So somehow our retargeting strategy needs to fit into that overall paradigm of brand building and repeat purchase. Our view is that Customer Journey Retargeting is how --we think that-- retargeting levels up to fit into that broader strategy.
Man, we started this episode and just dove right into the good stuff and I'm super excited.
Alright, so let's take it back a bit. I introduced you and probably... You're the CEO. I'm talking to the bigwig at Shoelace. So, Shoelace is a great company. They have an awesome app in the App Store for Shopify and it helps you build out this Customer Journey Retargeting, within your company, within your Shopify store.
So let’s go back to the beginning. What is your history? Before Shoelace, were you in the Facebook advertising world doing this yourself? What led you to create this idea and then the technology behind it?
Sure. Yeah. So the short history of what I've been up to pre-Shoelaces. I've just been somewhere in between a founder, a marketer and a programmer for most of my life. Just working on stuff that intersects between those three things. And so I had an on-demand laundry business back in the day. And a big part of that business was just (thinking), "How do we do marketing for this dry cleaning business to be able to get customers to order their dry cleaning through us?" That was my first stab at, let's say, eCommerce. Not necessarily like product based eCommerce, but service-oriented eCommerce.
And I ended up writing all the software for that business and doing all the marketing. And I learned a lot about how to market a business online. I just kind of fell in love with that challenge. I worked on a bunch of different stuff in between, but that was the main company I worked on for a while. I realized that I hadn't really ever had a job, so I thought that'd be a good thing to do.
And then I went and joined the startup that was growing really fast in Toronto, just to get an experience of what it would be like to work at a venture-funded startup that is growing quite fast to experience the sort of thing that you don't necessarily experience when bootstrapping ideas on your own, which turned out to be a really awesome experience for me.
And I met my two co-founders, David and Alex --who are both colleagues of mine-- at that company and we started working very closely together and just felt pretty good friendship then realized that at some point, we wanted to start our own company together. We didn't really know what we wanted to build, but just the three of us made a really good foundation for our starting team.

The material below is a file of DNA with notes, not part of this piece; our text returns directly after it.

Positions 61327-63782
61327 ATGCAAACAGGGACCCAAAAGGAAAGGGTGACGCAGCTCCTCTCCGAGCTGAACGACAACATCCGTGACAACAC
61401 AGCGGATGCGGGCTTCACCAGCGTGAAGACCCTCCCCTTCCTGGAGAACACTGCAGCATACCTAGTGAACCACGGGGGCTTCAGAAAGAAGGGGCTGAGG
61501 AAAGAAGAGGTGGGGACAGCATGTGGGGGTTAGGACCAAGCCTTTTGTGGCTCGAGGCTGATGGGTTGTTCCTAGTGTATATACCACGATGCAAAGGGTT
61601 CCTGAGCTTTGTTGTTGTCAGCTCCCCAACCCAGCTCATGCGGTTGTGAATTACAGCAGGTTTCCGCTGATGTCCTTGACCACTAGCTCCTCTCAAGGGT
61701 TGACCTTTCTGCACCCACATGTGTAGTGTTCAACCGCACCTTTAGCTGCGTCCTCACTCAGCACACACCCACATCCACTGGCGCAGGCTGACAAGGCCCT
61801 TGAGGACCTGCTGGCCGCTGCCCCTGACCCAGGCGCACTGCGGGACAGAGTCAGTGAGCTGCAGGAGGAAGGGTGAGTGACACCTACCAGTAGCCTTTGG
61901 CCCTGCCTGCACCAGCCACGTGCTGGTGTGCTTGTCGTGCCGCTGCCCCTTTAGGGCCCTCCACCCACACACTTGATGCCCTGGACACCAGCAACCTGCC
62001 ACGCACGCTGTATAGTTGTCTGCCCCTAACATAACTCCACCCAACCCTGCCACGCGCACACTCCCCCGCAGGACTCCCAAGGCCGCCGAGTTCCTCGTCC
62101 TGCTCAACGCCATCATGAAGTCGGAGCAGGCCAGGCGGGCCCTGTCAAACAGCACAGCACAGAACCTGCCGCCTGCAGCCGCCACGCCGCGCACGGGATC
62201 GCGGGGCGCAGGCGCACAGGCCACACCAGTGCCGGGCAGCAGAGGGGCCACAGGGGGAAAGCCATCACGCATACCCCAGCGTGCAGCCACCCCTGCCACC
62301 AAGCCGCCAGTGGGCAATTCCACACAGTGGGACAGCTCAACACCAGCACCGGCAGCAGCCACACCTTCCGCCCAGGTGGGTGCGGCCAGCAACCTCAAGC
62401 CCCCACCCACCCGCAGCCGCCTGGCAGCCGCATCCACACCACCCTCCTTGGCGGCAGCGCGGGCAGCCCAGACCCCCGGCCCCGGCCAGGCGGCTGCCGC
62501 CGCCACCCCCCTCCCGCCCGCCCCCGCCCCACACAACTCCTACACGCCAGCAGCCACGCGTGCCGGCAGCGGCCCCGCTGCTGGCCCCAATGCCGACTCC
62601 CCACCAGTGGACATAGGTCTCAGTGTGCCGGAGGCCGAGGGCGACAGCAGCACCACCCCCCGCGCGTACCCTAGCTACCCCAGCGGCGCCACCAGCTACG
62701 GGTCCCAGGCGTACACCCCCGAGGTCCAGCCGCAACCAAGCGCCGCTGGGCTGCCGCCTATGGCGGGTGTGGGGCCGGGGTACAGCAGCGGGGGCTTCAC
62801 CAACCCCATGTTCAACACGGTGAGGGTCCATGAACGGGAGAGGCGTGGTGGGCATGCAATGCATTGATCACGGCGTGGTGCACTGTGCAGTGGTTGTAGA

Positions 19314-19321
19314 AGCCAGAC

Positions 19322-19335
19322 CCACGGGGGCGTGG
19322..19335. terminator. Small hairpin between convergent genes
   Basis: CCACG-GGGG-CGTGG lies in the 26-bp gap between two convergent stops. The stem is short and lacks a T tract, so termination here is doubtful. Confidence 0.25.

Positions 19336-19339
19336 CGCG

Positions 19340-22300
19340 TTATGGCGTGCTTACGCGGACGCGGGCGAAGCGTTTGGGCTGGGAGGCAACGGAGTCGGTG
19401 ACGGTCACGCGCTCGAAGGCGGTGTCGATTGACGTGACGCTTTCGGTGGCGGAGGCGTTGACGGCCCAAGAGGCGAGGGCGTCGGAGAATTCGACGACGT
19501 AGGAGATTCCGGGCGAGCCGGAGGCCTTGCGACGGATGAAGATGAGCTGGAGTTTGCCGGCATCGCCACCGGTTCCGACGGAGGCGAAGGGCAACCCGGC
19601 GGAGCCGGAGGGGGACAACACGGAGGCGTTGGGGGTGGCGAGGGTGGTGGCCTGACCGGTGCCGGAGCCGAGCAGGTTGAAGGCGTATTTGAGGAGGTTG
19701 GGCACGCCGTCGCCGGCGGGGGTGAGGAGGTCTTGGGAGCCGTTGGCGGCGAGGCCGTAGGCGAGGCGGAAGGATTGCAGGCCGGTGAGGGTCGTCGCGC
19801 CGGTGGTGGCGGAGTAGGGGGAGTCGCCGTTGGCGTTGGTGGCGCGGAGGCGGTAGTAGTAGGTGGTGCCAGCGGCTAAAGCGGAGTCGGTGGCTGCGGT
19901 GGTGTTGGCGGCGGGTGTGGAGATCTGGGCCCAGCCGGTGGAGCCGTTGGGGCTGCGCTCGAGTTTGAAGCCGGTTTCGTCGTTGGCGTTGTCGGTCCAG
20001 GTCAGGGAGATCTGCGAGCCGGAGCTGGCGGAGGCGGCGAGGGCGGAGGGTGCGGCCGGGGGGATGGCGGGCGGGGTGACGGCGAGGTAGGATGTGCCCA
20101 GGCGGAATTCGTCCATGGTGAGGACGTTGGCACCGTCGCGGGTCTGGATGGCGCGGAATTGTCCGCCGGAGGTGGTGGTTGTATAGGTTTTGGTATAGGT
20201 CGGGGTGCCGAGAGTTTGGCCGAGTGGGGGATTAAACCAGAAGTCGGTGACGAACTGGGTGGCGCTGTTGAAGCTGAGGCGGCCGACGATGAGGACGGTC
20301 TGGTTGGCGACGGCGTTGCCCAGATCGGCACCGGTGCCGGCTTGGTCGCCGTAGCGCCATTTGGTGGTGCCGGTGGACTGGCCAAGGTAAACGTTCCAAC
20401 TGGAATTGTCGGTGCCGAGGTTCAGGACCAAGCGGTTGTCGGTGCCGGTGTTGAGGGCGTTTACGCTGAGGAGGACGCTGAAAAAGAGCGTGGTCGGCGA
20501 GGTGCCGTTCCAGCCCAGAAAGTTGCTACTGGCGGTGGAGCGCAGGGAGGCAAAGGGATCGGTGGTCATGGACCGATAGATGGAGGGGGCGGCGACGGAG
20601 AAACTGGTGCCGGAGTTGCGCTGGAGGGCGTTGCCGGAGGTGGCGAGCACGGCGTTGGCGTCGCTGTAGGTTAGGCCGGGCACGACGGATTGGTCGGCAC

Alex is our hardcore engineer and he's a way better programmer than I was. I haven't written code in a really long time so I probably suck at it now. And then David comes from a bit of a corporate background. He's our financial guy and thinks a lot about those sorts of things.
And the three of us made a really good interesting team that we felt that the three of us can go out and think of different ideas and problems and we had the right skill sets to kind of build it in-house ourselves and then sell it in terms of an idea and market it to people. So we just felt really qualified to work on stuff together as a founding team. So we decided to take the plunge and quit our jobs.
Actually, May, it's coming up to four years when we quit our jobs without an idea. It's a little bit reckless. But we believed in each other as a team enough to realize that if we just spend like 10 to 11 to 12 hours a day working on stuff, surely we'll find interesting problems to solve in the world. And so anyway, long story short, one of the first ideas that we were dabbling with was this idea to help business owners cross-promote each other with other businesses who they share a similar audience with, but didn't compete with.
So for example, you might have a brand that sells women's dresses and a brand that sells purses. Can these two brands co-market with each other and help each other drive sales and traffic? And so we wanted to solve that problem and help these businesses grow and do this interesting way to do digital marketing in a way that hadn't necessarily been done before from a co-marketing perspective.
And one of our ideas was, "What if we help these two brands kind of cross-promote each other's Pixels?" So we do a cross-retargeting thing where if somebody buys a product from business A, they'll start to see a retargeting ad for business B and vice versa as a way to help each other grow. And so we started talking to customers about this idea.
And what we heard was, "Oh, that sounds really cool. I'd love to try that when you have a partner for me and when your platform is ready. But in the meantime, you guys seem pretty smart and I've just been struggling with my own retargeting. Could you just help me set up a few campaigns?"
And by the time the, let's say, the sixth person asked the same thing, that was our aha moment of like, "Okay, maybe there's an opportunity here. Forget about this advanced cross retargeting thing we want to do. It sounds like merchants and brands are kind of struggling with basic retargeting on their own."